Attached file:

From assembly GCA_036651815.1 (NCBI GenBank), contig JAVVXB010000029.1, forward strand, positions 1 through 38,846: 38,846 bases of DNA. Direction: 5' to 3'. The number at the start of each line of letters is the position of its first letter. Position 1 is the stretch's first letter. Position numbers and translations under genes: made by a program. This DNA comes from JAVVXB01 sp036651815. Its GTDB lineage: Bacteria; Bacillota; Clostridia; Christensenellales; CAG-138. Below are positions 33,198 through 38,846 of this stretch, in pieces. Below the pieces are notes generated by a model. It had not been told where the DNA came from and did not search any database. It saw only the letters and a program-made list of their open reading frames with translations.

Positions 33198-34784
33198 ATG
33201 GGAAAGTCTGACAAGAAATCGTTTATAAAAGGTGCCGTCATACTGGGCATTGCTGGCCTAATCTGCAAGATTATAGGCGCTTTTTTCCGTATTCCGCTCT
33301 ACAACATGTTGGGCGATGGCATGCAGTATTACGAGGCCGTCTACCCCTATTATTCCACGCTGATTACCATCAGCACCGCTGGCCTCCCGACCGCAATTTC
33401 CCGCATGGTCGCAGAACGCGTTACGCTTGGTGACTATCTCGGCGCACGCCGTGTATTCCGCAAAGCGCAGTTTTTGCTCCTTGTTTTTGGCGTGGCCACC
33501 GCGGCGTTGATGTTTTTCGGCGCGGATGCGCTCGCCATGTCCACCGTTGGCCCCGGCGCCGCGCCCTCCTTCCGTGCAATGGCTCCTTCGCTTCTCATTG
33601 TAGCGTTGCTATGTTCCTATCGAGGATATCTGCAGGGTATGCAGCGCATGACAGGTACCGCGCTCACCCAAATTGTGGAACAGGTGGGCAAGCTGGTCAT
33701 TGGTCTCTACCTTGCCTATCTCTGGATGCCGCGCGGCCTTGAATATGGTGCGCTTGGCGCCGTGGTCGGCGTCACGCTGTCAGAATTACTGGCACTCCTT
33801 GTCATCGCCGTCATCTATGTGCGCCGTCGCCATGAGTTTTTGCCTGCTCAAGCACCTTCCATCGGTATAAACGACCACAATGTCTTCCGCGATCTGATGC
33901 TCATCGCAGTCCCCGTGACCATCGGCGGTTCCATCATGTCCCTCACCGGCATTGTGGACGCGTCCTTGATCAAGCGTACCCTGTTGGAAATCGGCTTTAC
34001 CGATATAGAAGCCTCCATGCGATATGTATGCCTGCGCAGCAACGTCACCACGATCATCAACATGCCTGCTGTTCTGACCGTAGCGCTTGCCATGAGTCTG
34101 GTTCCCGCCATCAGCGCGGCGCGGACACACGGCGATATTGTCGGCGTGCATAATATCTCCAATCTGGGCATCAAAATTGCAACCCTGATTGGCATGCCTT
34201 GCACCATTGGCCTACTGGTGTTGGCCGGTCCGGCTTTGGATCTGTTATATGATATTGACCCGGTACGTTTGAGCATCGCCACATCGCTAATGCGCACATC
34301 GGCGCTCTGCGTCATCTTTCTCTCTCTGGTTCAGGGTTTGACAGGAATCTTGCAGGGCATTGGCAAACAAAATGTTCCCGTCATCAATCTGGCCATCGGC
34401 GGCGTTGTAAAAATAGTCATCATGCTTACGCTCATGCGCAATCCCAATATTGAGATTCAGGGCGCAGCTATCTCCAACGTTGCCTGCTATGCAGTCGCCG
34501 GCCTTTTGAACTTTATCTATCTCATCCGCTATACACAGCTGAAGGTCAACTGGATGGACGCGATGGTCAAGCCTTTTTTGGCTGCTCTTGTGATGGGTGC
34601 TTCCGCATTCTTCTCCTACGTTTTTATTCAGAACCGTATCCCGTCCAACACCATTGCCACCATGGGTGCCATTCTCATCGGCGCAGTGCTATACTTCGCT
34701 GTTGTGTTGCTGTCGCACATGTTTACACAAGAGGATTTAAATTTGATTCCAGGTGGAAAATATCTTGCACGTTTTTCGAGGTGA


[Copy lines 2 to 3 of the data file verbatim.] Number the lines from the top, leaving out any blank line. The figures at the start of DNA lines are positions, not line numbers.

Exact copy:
Positions 33198-34784
33198 ATG